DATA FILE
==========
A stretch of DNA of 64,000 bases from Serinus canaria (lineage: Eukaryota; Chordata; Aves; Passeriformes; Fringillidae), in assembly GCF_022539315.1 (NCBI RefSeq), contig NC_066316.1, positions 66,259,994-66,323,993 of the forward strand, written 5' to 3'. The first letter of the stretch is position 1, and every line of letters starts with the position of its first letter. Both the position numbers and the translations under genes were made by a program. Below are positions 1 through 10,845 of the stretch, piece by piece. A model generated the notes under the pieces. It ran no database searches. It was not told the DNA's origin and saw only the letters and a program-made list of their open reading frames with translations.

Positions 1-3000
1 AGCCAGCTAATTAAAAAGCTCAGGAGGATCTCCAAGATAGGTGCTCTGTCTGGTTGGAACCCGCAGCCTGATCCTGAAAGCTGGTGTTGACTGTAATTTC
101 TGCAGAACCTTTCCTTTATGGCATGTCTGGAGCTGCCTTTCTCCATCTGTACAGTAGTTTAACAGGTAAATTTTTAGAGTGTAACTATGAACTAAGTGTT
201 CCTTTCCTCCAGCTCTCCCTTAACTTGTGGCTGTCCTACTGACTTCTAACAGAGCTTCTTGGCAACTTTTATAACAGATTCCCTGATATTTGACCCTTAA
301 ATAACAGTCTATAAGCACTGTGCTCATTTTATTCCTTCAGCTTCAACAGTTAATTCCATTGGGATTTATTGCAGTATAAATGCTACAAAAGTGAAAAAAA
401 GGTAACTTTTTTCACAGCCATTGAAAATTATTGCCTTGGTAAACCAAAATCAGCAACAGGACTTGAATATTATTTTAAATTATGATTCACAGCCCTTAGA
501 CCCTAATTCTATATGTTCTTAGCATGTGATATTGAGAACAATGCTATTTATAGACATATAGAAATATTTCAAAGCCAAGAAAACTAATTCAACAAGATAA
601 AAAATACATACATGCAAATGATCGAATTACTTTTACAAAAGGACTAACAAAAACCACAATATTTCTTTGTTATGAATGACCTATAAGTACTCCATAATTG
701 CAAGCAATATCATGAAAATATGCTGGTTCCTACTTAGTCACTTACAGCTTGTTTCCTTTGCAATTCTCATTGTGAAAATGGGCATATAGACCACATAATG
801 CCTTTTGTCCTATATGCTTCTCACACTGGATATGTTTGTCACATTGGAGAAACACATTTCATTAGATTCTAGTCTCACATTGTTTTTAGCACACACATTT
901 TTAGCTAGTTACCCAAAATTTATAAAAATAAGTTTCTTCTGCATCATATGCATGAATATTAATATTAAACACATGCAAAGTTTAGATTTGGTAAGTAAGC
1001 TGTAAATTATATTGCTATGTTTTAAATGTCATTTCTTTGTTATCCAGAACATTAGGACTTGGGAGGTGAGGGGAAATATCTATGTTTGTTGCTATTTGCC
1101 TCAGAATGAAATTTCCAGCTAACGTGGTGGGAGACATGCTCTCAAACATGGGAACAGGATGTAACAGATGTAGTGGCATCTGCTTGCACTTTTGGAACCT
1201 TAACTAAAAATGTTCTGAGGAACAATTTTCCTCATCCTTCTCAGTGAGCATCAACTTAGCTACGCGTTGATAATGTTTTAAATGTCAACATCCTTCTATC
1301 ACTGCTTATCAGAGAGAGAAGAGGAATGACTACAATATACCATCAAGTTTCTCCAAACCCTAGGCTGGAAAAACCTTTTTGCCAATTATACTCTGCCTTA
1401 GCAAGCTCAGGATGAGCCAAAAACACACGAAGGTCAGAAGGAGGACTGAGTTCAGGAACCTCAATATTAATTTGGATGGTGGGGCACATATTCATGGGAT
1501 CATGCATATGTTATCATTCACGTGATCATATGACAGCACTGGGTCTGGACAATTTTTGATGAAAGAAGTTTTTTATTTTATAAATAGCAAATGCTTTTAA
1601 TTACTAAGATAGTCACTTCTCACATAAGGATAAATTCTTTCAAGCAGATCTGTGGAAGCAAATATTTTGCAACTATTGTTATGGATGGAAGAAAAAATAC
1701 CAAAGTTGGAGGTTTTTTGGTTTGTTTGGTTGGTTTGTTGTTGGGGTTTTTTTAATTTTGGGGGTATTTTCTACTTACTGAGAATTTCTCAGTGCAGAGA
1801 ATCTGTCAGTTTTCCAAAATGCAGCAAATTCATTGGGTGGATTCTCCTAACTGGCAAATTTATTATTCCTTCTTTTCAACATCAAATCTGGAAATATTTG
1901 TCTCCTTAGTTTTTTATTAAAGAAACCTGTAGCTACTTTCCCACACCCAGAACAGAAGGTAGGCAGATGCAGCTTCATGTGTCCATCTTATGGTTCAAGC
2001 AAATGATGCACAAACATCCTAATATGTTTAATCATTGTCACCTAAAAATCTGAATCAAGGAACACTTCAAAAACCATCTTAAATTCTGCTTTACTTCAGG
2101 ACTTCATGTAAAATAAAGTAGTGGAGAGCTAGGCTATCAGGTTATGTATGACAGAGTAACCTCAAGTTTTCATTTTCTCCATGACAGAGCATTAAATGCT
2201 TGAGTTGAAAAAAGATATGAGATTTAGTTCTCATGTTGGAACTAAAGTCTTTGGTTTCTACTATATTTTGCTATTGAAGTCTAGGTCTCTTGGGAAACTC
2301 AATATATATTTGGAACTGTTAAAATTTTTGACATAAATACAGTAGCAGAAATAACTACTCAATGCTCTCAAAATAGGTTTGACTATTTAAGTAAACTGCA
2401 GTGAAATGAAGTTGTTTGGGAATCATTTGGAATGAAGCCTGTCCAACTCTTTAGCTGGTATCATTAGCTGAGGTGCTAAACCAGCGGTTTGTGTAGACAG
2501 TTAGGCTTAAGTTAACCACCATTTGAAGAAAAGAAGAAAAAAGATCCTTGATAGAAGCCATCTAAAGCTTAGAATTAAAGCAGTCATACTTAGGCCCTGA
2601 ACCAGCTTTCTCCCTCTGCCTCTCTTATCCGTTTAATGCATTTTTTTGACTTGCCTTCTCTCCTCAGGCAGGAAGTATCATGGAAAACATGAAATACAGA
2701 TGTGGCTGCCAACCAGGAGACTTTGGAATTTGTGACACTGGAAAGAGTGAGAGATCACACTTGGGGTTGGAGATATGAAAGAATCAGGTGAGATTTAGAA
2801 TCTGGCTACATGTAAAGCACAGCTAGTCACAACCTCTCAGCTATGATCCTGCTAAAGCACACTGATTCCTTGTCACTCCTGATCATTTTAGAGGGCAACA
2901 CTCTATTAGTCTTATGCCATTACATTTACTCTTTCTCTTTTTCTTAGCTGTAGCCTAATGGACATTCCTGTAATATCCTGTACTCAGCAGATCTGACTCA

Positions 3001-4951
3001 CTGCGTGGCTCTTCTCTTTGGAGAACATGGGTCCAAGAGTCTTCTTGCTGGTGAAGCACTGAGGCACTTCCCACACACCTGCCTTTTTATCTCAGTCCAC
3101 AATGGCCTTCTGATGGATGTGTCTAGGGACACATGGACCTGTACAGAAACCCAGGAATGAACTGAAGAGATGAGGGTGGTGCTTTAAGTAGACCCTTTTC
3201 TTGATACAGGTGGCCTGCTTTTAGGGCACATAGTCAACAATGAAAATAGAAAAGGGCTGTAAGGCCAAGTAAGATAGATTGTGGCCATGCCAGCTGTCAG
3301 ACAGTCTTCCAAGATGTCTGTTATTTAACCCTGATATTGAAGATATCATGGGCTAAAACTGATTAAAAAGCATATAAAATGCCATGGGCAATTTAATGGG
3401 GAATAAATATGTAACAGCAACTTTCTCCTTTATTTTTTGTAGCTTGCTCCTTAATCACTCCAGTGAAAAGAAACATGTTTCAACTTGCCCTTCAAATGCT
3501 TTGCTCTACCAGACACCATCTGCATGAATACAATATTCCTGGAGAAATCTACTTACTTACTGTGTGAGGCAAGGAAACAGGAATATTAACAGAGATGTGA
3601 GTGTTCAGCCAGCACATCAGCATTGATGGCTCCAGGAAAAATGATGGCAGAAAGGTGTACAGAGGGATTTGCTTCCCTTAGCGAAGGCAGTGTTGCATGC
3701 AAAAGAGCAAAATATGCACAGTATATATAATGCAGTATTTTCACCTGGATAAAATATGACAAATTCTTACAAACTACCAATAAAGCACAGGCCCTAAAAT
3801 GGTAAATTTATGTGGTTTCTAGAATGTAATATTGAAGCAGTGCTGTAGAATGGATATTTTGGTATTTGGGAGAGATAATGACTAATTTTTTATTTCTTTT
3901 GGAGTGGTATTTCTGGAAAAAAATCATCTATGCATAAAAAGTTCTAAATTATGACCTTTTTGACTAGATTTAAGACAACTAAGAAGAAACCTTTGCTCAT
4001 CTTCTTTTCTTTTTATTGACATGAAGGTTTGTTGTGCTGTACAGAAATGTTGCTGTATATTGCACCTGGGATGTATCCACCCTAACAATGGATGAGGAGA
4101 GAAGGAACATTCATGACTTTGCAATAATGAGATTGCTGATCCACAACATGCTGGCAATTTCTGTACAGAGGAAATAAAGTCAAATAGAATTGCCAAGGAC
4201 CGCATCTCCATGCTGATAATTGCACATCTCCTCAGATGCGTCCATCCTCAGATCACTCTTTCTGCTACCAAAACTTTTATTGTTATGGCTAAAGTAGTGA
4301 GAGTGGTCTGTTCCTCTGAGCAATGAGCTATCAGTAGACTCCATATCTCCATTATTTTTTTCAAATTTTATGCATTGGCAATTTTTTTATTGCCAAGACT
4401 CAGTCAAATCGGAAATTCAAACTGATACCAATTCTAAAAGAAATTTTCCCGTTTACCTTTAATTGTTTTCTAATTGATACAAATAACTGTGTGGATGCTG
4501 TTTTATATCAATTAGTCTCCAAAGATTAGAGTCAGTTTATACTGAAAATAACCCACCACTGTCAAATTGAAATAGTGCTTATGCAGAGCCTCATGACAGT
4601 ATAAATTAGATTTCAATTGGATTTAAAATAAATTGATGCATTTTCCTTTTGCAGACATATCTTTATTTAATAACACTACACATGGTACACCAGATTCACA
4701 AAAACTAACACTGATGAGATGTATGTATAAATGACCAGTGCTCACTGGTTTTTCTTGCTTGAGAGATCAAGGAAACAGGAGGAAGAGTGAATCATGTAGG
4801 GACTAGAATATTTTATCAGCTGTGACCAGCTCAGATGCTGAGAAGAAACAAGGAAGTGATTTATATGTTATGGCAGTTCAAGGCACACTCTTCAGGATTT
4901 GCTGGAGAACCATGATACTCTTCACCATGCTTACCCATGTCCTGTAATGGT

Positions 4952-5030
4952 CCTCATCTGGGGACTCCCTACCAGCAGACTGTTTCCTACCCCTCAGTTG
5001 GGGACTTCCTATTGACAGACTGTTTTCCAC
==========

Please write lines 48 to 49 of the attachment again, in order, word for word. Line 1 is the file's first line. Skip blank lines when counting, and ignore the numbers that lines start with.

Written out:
4401 CAGTCAAATCGGAAATTCAAACTGATACCAATTCTAAAAGAAATTTTCCCGTTTACCTTTAATTGTTTTCTAATTGATACAAATAACTGTGTGGATGCTG
4501 TTTTATATCAATTAGTCTCCAAAGATTAGAGTCAGTTTATACTGAAAATAACCCACCACTGTCAAATTGAAATAGTGCTTATGCAGAGCCTCATGACAGT